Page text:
Jim Pettigrew: Collective wisdom in the ICAS family
ICAS President Jim Pettigrew CA on the power of sharing knowledge and experience, and the insights that can be gained from the ICAS mentoring programme.
Every business needs wise owls. Every CA needs wise owls, too. Whether you are young or old, executive or non-executive, rushing to the top or trying to stay there, we all benefit hugely from the gentle hand on the tiller from men and women who have been there and done it. They are worth their weight in gold.
I’ve observed in my year as President, countless examples of the value of the guidance CAs give each other. At the ICAS Conference, experienced non-executives passed on golden nuggets of advice, cut from the rock face of personal experience. This was equally valuable to those seeking their first foray into the boardroom and to those who have sat there for a long time. In another workshop, young entrepreneurs setting out were helped by those with global success stories.
Also at the conference we launched "The Power of One", our new ethics initiative. Here also we intend to leverage our collective wisdom and use mentoring to help each other.
At our ICAS Dinner we heard the inspiring and heartfelt story of Sean Devine, one of our Foundation students, who has fought through great adversity to make his start in the profession. Sean and each and every one of his fellow students in the Foundation benefit from the guidance of experienced CAs as their mentors.
In the past 12 months, we have seen around 450 CAs volunteering through our global, virtual Career Mentoring Programme, a programme that literally has hands around the world. In Australia, one energetic and sage CA takes time to mentor nearly a dozen others, all of whom are based outside Australia. In Europe, a young CA getting her first European CFO position benefits from the experience of another who has held a similar position for decades.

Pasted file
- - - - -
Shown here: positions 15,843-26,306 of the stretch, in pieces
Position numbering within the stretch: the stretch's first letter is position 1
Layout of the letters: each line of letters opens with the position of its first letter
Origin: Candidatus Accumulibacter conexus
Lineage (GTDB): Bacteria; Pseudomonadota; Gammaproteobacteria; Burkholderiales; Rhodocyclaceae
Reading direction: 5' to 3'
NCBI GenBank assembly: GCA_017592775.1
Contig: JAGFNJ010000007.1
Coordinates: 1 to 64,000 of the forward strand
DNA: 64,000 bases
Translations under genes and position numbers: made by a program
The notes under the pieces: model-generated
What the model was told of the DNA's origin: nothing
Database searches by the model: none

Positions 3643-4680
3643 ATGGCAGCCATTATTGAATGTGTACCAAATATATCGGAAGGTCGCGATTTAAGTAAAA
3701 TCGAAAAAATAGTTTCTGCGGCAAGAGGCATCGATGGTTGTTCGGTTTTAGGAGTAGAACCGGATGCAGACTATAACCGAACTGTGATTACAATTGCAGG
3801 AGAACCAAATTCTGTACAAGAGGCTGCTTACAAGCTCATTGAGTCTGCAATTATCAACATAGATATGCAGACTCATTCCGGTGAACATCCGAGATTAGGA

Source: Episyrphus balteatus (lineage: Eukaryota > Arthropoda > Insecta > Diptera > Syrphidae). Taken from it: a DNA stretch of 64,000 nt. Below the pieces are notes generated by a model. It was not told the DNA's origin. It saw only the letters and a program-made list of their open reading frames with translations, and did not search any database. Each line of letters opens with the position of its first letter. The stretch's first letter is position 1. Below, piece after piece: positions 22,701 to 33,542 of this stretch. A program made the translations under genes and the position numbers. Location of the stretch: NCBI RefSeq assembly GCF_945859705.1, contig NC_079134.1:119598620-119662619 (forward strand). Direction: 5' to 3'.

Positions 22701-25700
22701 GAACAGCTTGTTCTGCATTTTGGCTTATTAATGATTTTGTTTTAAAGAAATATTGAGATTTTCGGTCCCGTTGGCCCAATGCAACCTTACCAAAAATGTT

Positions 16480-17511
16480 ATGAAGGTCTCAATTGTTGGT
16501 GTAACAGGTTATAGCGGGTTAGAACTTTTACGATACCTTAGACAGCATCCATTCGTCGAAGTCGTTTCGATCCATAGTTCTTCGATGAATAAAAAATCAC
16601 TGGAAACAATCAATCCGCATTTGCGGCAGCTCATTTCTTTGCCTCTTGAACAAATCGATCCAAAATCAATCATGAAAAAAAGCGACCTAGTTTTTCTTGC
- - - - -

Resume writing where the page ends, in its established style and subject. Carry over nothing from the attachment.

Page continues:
On every stop on my Presidential tour, I come across people who cannot speak highly enough of the value of these mentoring relationships. In fact, I’ve seen so much of this and felt its power. I believe that the more CAs we involve in the programme, the more we could create a differentiating factor that sets our Institute apart from any other. Our effervescent CEO Anton Colella often refers to ICAS as a family. Within our family there are thousands of CAs willing to help.
In a world where technology is disrupting and challenging all around us, the most important component in business remains dealing with people.
I had the pleasure of attending Gold Club lunches in Edinburgh and London to celebrate those who have been CAs for 50 years or more. The combined wisdom and experience in those rooms cannot be matched.
At every stage in my own career I’ve had my wise old owls. In my first ever finance role in a timber merchants in Dundee, I watched the old campaigners and listened to their insight. Since then I have always believed in the value of a truly independent sounding board.
I found that if you were only wanting praise and a boost to your confidence, there is limited benefit from the all-seeing eyes of the wise owl peering across at you. If, however, you prefer gritty challenge or insight into your own behaviour and can find those who speak truth to power, you’ll soon find yourself in the zone of uncomfortable debate. That’s the stuff of real, personal improvement.
Much of the most valuable advice is about behaviours and managing relationships. In a world where technology is disrupting and challenging all around us, the most important component in business remains dealing with people.
2016 - The Year of the Mentor
So, if you want a piece of advice from this old owl, I would urge you to involve yourself in mentoring through ICAS. Help make 2016 the Year of the Mentor. The experience will be rewarding for you and for those you meet along the way.